The Architecture of the Grail Browser

[This document needs to be updated.]


Grail is a prototype of an extensible Internet browser implemented using Python, an interpreted object-oriented programming language, and Tk, a popular user-interface construction toolkit.

Grail leverages important reusable software components that are part of the standard Python library, such as a module that can retrieve data across a network given its URL, a module that parses HTML, the lingua franca of the World-Wide Web, and of course Tkinter, Python's interface to Tk. It also uses Python's ability to parse and execute Python statements that are generated or read while the program is already executing, and its facilities for creating a restricted execution environment for untrusted code.

Functional Diagram

This diagram shows some of the components of the Grail browser.

The diagram should be understood as follows. The top layer is the Grail application, containing a number of Browser windows, each composed of a Formatted text view and some other user interface components (e.g. a menu bar, a text entry showing the URL being displayed, and a message area). The HTML parser only exists for the duration of the parsing process. The application may also contain some extensions. The next layer shows some components of the Python library (implemented in Python). The third layer shows the Python interpreter and some of the built-in modules (all implemented in C). The final layer represents the Operating System interface to the system's resources.

Extension APIs

The extensions have access to a wide variety of APIs in order to interface with the other components of the system:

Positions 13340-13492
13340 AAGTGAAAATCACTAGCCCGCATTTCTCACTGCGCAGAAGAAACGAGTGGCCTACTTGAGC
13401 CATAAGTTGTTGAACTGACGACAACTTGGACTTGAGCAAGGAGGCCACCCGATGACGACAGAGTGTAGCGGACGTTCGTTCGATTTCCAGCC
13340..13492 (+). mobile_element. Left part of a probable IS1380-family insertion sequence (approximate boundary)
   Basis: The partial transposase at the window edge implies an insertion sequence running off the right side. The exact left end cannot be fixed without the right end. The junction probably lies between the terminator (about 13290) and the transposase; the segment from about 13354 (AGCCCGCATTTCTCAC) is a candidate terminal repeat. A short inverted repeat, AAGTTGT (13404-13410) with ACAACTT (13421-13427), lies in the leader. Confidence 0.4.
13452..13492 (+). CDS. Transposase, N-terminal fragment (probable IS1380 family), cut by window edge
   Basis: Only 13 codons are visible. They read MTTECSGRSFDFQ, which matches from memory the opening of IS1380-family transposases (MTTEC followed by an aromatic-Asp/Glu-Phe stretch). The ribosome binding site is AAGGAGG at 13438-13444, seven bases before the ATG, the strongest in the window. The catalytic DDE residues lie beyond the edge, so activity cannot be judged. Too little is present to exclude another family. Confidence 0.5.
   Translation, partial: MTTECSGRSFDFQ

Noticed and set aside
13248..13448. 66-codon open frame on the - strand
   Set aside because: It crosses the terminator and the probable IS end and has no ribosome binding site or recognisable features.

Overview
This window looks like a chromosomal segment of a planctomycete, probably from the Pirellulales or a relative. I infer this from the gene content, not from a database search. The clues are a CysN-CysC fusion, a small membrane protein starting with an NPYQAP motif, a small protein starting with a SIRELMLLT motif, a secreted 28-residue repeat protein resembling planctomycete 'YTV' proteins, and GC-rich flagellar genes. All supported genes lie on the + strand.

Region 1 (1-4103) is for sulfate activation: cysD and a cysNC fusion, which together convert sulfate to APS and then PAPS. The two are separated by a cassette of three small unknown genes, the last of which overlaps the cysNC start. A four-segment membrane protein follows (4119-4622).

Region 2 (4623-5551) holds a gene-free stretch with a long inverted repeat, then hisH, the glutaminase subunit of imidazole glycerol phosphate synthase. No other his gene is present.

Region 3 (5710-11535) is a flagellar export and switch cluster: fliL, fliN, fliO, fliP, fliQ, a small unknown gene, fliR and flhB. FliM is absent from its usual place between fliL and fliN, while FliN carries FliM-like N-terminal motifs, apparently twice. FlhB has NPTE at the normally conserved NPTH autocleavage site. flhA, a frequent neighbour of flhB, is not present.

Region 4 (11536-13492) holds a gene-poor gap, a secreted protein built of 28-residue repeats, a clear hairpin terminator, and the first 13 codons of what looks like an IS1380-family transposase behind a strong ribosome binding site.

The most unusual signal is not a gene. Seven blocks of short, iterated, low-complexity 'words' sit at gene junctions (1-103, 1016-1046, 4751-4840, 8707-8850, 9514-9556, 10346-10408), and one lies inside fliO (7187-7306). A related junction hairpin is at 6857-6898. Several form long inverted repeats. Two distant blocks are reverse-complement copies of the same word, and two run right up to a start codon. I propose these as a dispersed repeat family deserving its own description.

1. Trusted extensions have access to the full library and interpreter. Untrusted extensions have access to a safe subset. Because it is a true subset, promoting an untrusted extension to trusted status does not require any changes to its source code.
  2. Extensions have controlled access to the application, browsers, text view and other user elements, and the HTML parser. This is enforced for untrusted extensions (at a cost); trusted extensions are normally expected to be well-behaved.
  3. Extensions can provide an interface through which they can be accessed by other extensions. This way, extensions can cooperate and "meta-extensions" (that control access or provide alternate interfaces to other extensions) can be implemented.

Concrete Examples

The APIs provided to particular types of extensions are determined by the needs of such extensions. For instance, an extension that implements a new protocol requires access to low-level network operations (e.g., through sockets). On the other hand, an extension that implements a new HTML element requires access to the HTML parser as well as to the formatted text view. Both may need to display occasional status messages, but neither will normally require access to the menu bar or the text entry displaying the current URL.

(Here, the author was rudely interrupted by more important tasks, such as finishing and distributing the code and writing the Grail Applet Programming Manual...)